This is an interesting post that went up on the Houston Chronicle website on January 19 from Chris Tomlinson. It describes a new show about Enron and it reminded me of the fact that many current Houstonians weren’t here when the jobs and pensions of thousands were tossed into the streets by the avarice and arrogance of a few at the top of a corporation that was essentially a sham. It’s all described in the book The Smartest Guys in the Room by McLean and Elkind:
This book and the film made from it are both worth your time.
I cannot do justice to the story of Enron’s downfall, but I can talk about one aspect of it, the involvement of MD Anderson in the Enron scandal.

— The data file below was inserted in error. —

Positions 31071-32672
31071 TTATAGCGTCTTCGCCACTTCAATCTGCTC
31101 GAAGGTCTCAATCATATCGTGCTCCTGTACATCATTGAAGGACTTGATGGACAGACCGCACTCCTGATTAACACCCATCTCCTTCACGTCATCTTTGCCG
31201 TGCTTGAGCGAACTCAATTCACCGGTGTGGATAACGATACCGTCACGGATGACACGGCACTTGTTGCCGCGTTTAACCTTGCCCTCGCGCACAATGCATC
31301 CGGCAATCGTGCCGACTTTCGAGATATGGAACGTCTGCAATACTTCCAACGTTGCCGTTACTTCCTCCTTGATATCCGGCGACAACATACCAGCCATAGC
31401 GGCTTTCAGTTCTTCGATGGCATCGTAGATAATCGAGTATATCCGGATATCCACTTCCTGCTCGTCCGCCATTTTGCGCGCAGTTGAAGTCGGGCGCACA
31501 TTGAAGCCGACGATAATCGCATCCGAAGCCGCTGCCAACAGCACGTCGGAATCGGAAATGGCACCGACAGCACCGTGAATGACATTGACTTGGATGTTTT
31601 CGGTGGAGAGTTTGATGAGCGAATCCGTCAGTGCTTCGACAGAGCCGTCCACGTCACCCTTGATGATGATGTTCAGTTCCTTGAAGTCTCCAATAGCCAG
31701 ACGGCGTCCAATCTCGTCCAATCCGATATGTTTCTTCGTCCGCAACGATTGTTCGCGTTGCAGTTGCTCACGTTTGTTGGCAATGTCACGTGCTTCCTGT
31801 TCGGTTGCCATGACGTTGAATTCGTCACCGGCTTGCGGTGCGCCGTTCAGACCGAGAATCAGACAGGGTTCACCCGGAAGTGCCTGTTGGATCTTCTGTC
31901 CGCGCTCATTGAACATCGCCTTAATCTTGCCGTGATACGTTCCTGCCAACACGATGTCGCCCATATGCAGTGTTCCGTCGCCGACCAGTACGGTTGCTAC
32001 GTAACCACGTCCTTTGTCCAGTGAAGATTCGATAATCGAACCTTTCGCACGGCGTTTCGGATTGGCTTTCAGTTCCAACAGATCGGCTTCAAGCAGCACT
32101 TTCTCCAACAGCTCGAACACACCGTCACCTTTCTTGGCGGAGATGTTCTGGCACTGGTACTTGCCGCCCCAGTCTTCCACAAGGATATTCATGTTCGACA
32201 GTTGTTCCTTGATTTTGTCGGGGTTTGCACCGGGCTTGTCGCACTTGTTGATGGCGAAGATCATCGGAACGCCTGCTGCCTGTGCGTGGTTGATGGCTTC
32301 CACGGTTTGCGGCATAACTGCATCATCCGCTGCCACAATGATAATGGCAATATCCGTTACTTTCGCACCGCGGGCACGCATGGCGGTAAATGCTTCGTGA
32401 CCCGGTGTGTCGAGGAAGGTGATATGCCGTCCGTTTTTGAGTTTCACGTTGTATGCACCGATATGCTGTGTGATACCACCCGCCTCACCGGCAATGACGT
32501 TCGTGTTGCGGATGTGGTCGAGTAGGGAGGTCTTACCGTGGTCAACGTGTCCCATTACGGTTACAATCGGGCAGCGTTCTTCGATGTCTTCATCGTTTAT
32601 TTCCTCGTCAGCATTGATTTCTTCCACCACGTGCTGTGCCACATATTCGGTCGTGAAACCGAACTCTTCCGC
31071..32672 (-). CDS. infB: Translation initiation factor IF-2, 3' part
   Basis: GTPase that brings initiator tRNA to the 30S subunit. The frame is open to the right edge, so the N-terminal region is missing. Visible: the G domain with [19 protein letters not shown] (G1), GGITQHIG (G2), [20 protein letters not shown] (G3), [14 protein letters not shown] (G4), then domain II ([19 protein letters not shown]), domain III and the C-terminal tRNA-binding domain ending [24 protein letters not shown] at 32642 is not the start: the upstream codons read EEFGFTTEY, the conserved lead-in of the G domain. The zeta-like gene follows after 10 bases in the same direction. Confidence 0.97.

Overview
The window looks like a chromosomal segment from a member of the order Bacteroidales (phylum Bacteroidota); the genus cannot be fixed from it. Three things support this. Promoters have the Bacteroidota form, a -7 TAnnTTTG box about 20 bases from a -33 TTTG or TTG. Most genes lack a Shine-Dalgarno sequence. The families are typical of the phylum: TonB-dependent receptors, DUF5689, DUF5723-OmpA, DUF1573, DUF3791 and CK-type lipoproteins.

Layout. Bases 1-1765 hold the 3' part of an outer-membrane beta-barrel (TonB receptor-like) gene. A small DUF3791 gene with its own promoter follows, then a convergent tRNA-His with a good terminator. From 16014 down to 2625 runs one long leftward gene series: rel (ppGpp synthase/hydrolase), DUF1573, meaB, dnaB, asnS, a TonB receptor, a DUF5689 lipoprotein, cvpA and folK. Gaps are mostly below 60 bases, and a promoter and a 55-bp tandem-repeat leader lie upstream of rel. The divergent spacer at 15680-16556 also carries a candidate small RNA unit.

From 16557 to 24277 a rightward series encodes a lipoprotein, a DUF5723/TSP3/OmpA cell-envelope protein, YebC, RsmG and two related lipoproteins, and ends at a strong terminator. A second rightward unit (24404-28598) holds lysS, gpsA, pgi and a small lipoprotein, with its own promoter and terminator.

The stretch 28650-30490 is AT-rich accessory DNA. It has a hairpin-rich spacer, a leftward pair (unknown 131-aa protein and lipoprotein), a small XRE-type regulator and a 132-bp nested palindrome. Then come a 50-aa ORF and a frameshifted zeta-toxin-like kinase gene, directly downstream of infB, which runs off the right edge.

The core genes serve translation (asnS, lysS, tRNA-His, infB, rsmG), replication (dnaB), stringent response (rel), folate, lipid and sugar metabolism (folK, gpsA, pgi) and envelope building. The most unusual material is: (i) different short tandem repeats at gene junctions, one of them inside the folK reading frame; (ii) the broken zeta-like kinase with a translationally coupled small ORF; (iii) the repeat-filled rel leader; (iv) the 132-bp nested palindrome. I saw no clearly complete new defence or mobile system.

The institution itself was not part of Enron although it was a grateful recipient of its charity and Ken Lay, the Chairman and CEO of Enron, was on the Board of Visitors and actually visited MD Anderson AFTER the fall as that is when I saw him on the 11th floor where the president’s office used to be located. It’s that president and his predecessor who drew MD Anderson into the Enron controversy as they were both on the board of Enron when the fall occurred. The details of their involvement with the decisions that led to the collapse of the company are sketchy. They would have to be. I am sure lawyers worked hard and were paid well to make it so and, after all, what were two doctors doing on a corporate board of an energy trading company anyway?
Even this is peripheral to my involvement with whistleblowing.